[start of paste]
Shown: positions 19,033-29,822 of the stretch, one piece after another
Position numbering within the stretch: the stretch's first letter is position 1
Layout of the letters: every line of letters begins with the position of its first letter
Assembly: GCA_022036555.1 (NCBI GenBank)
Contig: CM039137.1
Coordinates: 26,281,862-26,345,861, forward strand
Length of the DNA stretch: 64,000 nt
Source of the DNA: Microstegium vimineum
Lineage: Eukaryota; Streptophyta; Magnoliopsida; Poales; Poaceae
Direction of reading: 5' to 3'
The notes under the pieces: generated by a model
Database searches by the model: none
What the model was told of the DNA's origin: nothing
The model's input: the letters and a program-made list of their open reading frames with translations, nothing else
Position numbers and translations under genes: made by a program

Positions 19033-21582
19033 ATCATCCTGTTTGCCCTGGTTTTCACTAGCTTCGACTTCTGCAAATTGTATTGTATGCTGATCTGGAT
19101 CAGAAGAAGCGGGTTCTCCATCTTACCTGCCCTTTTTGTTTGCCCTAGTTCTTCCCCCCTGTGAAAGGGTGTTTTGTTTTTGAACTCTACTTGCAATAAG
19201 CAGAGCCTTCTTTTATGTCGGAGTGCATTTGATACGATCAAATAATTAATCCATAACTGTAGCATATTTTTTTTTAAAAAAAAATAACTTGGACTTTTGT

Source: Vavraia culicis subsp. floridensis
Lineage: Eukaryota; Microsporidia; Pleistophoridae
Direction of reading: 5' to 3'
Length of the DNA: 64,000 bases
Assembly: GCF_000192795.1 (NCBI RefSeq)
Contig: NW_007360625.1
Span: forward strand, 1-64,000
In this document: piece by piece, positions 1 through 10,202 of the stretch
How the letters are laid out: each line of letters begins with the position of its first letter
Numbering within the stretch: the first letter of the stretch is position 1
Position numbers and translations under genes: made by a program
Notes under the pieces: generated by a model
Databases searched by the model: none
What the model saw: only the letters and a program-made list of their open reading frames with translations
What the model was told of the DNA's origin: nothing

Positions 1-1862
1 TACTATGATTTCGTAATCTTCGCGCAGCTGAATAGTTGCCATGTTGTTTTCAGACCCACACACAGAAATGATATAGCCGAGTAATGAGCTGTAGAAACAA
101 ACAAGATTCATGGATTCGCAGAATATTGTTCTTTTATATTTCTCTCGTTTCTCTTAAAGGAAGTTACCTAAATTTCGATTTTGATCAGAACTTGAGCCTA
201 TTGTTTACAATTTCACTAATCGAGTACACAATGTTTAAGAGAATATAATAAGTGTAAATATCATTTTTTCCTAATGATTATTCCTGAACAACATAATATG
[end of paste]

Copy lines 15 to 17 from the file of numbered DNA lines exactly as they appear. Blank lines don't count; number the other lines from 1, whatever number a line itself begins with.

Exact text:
Position numbers and translations under genes: made by a program

Positions 19033-21582
19033 ATCATCCTGTTTGCCCTGGTTTTCACTAGCTTCGACTTCTGCAAATTGTATTGTATGCTGATCTGGAT